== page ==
George Bray Jr., who earned his undergraduate degree in chemistry from Brown University in Providence, R.I., said that “in high school, I decided I wanted to be a doctor.”
It was in the years following his graduation from Harvard Medical School, in 1957, that Bray found his field of research.
Following the genetics trail
In a short number of years, following Harvard, Bray was a research associate for the National Institutes of Health, then took up clinical work in internal medicine at the University of Rochester Strong Memorial Hospital in Rochester, N. Y.
There, Bray began training in endocrinology, the study of the medical aspect of hormones, before a year spent at the National Institute of Medical Research in London.
He returned to the U.S. and completed his training in endocrinology at Tufts New England Medical Center in Boston.
And it was there that a mentor launched Bray on his research path, providing him with a type of laboratory rat that was naturally obese and asking him what the genetic basis for the condition might be.
“This launched me on what has been my pursuit, since then, of trying to understand, at both the laboratory bench and in the clinic, how obesity develops and what we can do about this,” Bray wrote for a biographical sketch called for in his research work.
“It’s a highly genetically transmitted trait,” Bray said of obesity.
“It’s carried in a large number (of genes), 30 or so. Each plays a small part. If you have 15 or 17 of them, you’ll weigh 8 to 10 pounds more” than the person who doesn’t, he said.
“The genes interact with your food intake and other activities,” he said.
“Environment is also very strong,” Bray said.
Perhaps nowhere is that more evident than in countries, which, at different times in history, have experienced famine, he said.
“Obesity and diabetes largely disappear,” Bray said.
Fellow researcher Barbara Hansen, Ph.D., a professor of internal medicine and pediatrics at the University of South Florida College of Medicine, has collaborated on research with Bray and their colleagues across the country for more than 25 years, she said.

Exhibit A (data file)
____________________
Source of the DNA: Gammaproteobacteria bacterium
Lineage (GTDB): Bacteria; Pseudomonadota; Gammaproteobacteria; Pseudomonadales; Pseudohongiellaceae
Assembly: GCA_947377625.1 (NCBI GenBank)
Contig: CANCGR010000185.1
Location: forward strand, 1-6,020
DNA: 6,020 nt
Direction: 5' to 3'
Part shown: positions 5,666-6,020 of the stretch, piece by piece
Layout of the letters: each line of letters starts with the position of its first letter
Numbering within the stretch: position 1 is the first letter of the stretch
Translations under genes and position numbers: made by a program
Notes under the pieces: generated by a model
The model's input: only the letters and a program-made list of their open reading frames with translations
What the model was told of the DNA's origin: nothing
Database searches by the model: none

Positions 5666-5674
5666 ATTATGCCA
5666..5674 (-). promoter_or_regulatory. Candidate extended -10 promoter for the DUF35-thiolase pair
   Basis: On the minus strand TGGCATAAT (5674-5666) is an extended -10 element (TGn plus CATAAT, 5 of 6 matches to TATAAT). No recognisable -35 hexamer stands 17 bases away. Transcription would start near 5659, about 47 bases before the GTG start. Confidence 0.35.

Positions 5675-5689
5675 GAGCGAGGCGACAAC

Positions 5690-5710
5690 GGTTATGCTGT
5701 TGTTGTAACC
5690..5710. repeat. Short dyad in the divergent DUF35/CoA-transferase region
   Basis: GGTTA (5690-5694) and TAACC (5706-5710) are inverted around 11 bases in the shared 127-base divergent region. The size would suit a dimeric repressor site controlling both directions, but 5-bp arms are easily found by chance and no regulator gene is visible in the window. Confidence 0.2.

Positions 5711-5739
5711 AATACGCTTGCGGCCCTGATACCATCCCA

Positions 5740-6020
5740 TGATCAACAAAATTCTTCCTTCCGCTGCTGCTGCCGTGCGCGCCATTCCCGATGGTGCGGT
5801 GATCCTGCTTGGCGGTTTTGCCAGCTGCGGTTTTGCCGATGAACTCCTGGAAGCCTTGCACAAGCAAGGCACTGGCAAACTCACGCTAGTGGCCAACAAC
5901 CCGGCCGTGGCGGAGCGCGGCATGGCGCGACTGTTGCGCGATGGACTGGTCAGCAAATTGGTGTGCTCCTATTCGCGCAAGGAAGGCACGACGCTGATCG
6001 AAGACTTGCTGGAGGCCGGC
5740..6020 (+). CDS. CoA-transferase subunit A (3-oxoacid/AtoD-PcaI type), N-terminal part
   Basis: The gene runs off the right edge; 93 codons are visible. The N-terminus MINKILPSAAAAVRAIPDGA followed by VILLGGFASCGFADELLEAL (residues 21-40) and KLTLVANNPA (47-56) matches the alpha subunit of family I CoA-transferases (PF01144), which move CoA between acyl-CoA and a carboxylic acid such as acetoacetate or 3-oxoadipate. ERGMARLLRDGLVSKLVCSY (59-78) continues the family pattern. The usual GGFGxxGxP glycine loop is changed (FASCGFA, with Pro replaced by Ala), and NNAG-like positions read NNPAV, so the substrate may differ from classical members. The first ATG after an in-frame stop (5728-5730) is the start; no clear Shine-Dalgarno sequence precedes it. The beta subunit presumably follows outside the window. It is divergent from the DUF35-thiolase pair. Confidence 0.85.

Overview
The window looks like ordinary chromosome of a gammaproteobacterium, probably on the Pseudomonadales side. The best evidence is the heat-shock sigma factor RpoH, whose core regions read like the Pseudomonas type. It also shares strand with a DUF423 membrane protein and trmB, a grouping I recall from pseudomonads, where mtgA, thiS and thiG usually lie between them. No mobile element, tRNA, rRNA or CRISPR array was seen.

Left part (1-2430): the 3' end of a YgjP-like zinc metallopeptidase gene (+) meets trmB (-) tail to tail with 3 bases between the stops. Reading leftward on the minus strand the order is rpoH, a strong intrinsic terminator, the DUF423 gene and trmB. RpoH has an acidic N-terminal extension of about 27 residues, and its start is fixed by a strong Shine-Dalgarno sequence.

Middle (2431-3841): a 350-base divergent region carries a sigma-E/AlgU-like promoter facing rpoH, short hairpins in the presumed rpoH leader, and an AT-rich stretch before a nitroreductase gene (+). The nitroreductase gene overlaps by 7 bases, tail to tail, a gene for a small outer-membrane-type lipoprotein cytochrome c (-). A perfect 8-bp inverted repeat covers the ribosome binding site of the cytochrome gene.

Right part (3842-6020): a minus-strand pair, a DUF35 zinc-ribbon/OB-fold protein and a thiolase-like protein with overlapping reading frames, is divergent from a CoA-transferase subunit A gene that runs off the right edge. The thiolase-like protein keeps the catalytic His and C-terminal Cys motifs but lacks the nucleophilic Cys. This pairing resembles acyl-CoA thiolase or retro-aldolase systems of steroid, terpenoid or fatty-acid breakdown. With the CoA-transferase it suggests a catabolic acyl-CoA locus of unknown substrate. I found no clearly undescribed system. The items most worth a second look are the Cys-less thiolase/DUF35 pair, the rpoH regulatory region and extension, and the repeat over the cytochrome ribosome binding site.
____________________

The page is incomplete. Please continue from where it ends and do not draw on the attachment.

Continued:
“He has been a leader in obesity research since before it became popular,” Hansen said of Bray.
“The world out there believed obesity was just bad behavior and gluttony,” she said. “Now we know it has a genetic, physiological factor. Environment can restrain it, but not cause it.”
“Unfortunately, it isn’t very politically correct to say what I’m saying. People out there want to blame the patient. Essentially, they’re saying, ‘You did it to yourself and you can fix it,’” Hansen said.
But, they’re wrong, she said.
“It’s very difficult to lose weight and keep it off,” said Hansen, who co-edited with Bray a book published in 2008, “Metabolic Syndrome: Its Epidemiology, Clinical Treatment and Mechanism.”
On the West Coast
In the 1970s and 1980s, Bray worked in California as an associate professor of medicine at the UCLA School of Medicine in Los Angeles, where he later became a professor.
During the same years, he was also associated with the Harbor-UCLA Medical Center in Torrance, where he served, for overlapping years, first as the director of clinical research, then as the associate chief of endocrinology.
Later, before coming to Pennington, Bray was with the University of Southern California Medical Center in Los Angeles, as the chief of diabetes and clinical nutrition, as well as a professor with the university, from 1981 to 1989.
Though Bray had been working in the field of obesity research for more than a decade by 1970, that was the year, he said, that research funded by the National Institutes of Health established what the major public health risks were at the time.
“The first one was diabetes; the second one was obesity,” he said.
During his years in Los Angeles, Bray founded the North American Association for the Study of Obesity, now The Obesity Society, and was the founding editor of its journal, “Obesity Research.”
It was in Los Angeles that Bray, a trim man, purposely gained weight for research.